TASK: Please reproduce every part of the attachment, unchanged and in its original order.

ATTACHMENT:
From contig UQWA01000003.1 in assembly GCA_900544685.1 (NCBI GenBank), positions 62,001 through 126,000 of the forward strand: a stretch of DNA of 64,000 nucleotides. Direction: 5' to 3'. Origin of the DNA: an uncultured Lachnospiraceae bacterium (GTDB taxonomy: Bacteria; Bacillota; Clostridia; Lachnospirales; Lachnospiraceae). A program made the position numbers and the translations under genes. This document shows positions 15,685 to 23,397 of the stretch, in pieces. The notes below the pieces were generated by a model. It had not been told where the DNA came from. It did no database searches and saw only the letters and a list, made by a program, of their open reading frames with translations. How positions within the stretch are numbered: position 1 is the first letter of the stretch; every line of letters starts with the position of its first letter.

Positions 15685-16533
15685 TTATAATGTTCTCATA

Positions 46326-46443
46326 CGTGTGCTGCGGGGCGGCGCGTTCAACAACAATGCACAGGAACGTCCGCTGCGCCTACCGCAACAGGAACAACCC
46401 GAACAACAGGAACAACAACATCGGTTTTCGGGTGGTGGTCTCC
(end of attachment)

From contig UQWA01000003.1 in assembly GCA_900544685.1 (NCBI GenBank), positions 62,001 through 126,000 of the forward strand: a stretch of DNA of 64,000 nucleotides. Direction: 5' to 3'. Origin of the DNA: an uncultured Lachnospiraceae bacterium (GTDB taxonomy: Bacteria; Bacillota; Clostridia; Lachnospirales; Lachnospiraceae). A program made the position numbers and the translations under genes. This document shows positions 15,685 to 23,397 of the stretch, in pieces. The notes below the pieces were generated by a model. It had not been told where the DNA came from. It did no database searches and saw only the letters and a list, made by a program, of their open reading frames with translations. How positions within the stretch are numbered: position 1 is the first letter of the stretch; every line of letters starts with the position of its first letter.

Positions 15685-16533
15685 TTATAATGTTCTCATA

Positions 46326-46443
46326 CGTGTGCTGCGGGGCGGCGCGTTCAACAACAATGCACAGGAACGTCCGCTGCGCCTACCGCAACAGGAACAACCC
46401 GAACAACAGGAACAACAACATCGGTTTTCGGGTGGTGGTCTCC